1v1 Soccer FC was an opportunity for me to merge my soccer coaching experiences – I am a UEFA A licenced coach, an Ontario Provincial Team coach and a Toronto FC Academy coach – with my business qualifications and experiences. I have an MBA and work as a Customer Relationship Management Consultant for companies such as IBM and Netsuite.
We now coach over 250 players a week in our advanced class programmes, with regular classes and team coaching programmes for clubs, individual one to one training sessions and academy programmes in schools.
Our programmes can be individual, in small groups, or team based.
What age groups do you work with?
All the way from three-year-olds to players aged 16 and over.
What makes 1v1 Soccer unique?
I believe that we foster a true passion for the game and a true commitment for continuous performance improvement.
What feedback do you get as to how 1v1 Soccer has improved a player’s game?
People are excited about what we are doing and how this type of coaching could have an impact on the future of the game in Canada, especially with the very young players.
Parents tell us that their children have grown in confidence and have developed, not only in the way they play the game but in general. Parents say that they have seen improvements not only in their child’s technique and ability but also with their passion for the game.
We hear a lot that children are really enjoying the style of coaching and that it is helping them to enjoy the game more as their individual skills improve.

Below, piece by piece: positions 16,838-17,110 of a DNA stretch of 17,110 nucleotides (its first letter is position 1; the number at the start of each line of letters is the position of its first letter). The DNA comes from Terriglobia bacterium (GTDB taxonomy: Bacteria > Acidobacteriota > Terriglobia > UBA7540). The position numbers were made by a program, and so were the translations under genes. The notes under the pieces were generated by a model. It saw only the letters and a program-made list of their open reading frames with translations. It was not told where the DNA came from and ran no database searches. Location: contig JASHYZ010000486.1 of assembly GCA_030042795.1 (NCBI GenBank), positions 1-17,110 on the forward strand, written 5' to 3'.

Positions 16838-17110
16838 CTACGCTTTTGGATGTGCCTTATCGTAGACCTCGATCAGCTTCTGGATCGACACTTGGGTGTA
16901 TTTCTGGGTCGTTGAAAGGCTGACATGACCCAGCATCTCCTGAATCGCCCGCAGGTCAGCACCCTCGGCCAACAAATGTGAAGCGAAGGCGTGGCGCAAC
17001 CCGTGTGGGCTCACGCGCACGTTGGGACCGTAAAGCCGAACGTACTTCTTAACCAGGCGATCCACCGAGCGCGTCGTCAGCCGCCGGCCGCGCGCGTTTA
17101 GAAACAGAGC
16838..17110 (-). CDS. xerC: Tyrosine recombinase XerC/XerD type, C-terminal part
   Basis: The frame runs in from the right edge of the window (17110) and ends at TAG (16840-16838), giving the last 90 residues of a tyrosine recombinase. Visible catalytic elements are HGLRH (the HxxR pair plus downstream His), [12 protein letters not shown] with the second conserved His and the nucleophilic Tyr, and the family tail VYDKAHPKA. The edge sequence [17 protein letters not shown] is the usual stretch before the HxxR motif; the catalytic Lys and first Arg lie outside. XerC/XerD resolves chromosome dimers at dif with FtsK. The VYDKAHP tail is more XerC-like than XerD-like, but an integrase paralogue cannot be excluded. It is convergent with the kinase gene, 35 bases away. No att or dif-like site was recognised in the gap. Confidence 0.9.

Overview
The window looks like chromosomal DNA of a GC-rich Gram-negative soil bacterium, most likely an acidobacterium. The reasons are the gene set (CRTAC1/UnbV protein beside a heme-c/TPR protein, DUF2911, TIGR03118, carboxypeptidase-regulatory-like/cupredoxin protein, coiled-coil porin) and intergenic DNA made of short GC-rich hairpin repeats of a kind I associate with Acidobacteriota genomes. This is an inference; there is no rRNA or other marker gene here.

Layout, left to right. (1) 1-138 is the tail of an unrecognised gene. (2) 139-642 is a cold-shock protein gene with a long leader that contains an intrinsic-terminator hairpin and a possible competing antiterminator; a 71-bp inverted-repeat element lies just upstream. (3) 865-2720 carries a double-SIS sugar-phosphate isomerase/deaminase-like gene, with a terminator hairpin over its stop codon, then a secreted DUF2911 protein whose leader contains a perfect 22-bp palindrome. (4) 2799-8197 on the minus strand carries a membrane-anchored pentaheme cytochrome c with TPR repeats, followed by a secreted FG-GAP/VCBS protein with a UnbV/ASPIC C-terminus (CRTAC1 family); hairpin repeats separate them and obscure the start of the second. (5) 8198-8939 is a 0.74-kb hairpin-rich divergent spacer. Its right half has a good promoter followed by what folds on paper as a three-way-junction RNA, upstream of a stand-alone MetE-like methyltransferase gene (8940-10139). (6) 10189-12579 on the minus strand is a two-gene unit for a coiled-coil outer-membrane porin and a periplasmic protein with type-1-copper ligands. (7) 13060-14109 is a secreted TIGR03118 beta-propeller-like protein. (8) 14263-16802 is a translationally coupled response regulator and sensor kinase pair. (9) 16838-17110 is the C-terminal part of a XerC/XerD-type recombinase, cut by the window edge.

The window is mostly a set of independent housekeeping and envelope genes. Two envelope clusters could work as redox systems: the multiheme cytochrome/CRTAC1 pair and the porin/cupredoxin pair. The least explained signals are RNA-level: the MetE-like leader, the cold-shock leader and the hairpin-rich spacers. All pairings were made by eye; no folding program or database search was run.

What have been the most significant changes to 1v1 Soccer as a business?
The programme and company have evolved over time. Our main focus has been on developing young players in Canada who are prepared properly to succeed at the highest levels of the game in Europe. That remains our ultimate goal – and we are getting closer to that vision.
You have recently signed a deal with Leicester City, how did that come about?
One of our young players was invited to participate in an identification development camp in the US which was being hosted by Global Image Sports. We made contact with the company and they had just partnerned with Leicester City FC.
We became the first partner club in North America for Leicester City and although we are still in the early stages of the relationship, we are very excited by the possibilities of providing our young players with a direct and progressive pathway to a professional career in the game.